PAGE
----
The South Africa Revenue Service has published a Notice clarifying the customs declaration process under section 64D of the Customs and Excise Act. The Notice outlines the conditions under which bonded goods must be imported into South Africa. Prenisha Govender, Associate in the Tax Practice at Baker McKenzie in Johannesburg, provides the key points.
- Following queries and concerns from various industry stakeholders regarding information that all bonded goods must be imported into South Africa under sealed conditions (i.e., containerized), the South Africa Revenue Service (SARS) published a Notice on 25 September 2020 (Notice), which clarifies the customs declaration process under section 64D of the Customs and Excise Act 91 of 1964 (Act).
- Section 64D of the Act regulates the removal of goods in bond and states, inter alia, that no person, except if exempted by rule, shall remove any goods in bond, or for export, or any other goods that may be specified by rule, unless licensed as a remover of goods in bond.
- SARS, by way of the Notice, unequivocally states that recent amendments to section 64D of the Act does not, and will not, affect and/or influence the declaration process of cargo that is to be transported, nor will it affect and/or influence importations, exportation or transit cargo.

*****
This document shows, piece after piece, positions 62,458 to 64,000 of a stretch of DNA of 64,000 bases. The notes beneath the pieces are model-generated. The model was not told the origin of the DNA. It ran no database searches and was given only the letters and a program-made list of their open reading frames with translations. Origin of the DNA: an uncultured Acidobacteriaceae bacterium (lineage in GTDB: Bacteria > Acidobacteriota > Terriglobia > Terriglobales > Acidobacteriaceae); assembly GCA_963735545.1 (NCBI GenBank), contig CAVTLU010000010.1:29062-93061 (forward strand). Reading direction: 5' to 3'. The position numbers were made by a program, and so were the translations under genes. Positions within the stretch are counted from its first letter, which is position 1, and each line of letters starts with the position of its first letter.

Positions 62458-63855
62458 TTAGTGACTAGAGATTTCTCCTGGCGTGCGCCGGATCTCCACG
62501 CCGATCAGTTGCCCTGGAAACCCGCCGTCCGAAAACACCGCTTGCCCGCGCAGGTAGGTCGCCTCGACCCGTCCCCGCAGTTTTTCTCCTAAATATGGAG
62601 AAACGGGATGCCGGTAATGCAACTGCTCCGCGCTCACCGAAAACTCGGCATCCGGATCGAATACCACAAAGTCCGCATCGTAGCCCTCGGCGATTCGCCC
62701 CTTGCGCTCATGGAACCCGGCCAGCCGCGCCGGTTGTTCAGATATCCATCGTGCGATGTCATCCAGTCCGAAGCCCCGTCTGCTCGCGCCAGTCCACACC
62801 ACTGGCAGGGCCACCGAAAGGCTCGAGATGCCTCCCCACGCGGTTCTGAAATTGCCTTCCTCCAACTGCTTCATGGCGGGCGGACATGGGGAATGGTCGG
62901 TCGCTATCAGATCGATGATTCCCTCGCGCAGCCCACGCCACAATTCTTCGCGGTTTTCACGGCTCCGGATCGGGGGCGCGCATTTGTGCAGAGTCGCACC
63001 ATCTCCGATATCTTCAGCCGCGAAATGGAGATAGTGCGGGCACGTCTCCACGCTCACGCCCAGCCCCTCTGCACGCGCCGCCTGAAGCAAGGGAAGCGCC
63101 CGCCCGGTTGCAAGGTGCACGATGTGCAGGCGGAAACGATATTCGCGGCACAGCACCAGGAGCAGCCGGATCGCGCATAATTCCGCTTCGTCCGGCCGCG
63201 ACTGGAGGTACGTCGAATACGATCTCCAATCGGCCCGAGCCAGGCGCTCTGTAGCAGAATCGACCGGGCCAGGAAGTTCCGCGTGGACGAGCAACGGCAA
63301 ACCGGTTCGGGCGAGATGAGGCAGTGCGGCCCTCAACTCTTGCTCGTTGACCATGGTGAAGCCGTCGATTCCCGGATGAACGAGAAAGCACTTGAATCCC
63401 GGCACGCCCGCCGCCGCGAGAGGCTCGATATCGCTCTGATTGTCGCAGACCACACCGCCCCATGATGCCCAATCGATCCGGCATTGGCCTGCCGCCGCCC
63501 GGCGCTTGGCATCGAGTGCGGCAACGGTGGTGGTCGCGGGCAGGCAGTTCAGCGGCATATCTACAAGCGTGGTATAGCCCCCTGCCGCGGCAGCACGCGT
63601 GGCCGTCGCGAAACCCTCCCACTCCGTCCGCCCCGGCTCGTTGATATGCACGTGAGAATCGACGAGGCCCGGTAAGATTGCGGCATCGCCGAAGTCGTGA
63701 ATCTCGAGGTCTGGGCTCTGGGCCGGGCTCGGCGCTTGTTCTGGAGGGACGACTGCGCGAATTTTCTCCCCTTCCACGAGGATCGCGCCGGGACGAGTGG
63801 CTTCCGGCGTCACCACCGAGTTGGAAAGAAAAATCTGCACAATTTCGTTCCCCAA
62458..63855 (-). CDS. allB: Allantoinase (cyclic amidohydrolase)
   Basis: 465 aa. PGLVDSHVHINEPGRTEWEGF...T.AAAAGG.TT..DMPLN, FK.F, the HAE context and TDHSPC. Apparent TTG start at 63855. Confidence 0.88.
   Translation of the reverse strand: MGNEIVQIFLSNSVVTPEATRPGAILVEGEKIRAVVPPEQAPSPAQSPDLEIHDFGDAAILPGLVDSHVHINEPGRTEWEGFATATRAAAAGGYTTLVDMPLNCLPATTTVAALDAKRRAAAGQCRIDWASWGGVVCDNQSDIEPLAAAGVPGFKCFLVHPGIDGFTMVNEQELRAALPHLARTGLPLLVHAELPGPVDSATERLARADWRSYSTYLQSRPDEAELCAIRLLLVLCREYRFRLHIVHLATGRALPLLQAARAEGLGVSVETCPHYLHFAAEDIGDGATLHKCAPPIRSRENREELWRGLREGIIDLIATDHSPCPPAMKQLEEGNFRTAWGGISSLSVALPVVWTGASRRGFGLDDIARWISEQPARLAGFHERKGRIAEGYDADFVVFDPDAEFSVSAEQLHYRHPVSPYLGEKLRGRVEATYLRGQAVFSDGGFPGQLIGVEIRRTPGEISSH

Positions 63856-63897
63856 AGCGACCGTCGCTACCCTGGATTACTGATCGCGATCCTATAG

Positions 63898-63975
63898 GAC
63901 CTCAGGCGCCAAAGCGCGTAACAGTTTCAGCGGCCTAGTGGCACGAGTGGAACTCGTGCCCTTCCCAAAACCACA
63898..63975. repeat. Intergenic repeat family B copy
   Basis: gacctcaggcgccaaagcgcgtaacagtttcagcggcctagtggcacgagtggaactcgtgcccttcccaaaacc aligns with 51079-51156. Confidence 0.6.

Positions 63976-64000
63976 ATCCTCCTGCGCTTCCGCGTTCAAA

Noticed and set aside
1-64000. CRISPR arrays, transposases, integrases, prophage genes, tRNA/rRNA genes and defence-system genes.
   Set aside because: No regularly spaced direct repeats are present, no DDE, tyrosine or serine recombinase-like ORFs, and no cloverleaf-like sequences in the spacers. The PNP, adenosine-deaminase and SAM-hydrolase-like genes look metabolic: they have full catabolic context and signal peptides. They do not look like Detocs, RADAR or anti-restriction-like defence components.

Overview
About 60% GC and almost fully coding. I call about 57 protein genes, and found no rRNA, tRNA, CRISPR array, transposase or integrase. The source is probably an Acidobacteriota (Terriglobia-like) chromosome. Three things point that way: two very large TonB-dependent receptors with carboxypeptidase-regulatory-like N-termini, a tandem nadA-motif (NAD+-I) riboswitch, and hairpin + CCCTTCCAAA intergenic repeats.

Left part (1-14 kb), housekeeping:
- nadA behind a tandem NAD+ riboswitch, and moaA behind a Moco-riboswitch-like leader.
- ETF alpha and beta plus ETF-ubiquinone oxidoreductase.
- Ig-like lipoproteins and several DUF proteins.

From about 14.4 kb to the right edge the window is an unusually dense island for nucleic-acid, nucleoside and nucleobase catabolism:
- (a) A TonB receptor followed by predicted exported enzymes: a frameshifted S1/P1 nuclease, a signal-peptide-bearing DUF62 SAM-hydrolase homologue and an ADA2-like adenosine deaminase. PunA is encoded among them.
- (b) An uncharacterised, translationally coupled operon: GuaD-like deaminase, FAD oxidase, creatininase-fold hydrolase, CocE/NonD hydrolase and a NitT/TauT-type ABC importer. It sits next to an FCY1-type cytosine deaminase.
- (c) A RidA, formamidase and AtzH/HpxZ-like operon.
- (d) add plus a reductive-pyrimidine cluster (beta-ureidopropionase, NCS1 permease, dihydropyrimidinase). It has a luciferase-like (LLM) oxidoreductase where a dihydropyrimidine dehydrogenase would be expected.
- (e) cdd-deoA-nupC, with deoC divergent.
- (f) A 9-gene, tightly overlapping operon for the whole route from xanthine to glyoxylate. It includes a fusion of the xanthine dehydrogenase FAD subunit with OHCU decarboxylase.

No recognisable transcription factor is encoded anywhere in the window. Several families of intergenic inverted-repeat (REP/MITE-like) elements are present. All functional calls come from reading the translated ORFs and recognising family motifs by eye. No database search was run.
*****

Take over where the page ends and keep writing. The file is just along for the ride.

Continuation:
- Accordingly, cargo can be either containerized, breakbulk or bulk cargo. Furthermore, SARS has advised clients to complete the mandatory fields on their declarations.
- This approach appears to be in line with the World Customs Organization’s (WCO) trade recovery recommendations. The COVID-19 pandemic has increased the costs of exporting by at least 25% and accordingly, the WCO recommends that all countries apply improved facilitation measures for legitimate trade in order to maintain seamless flows of goods and allow companies to run their businesses to the greatest possible extent.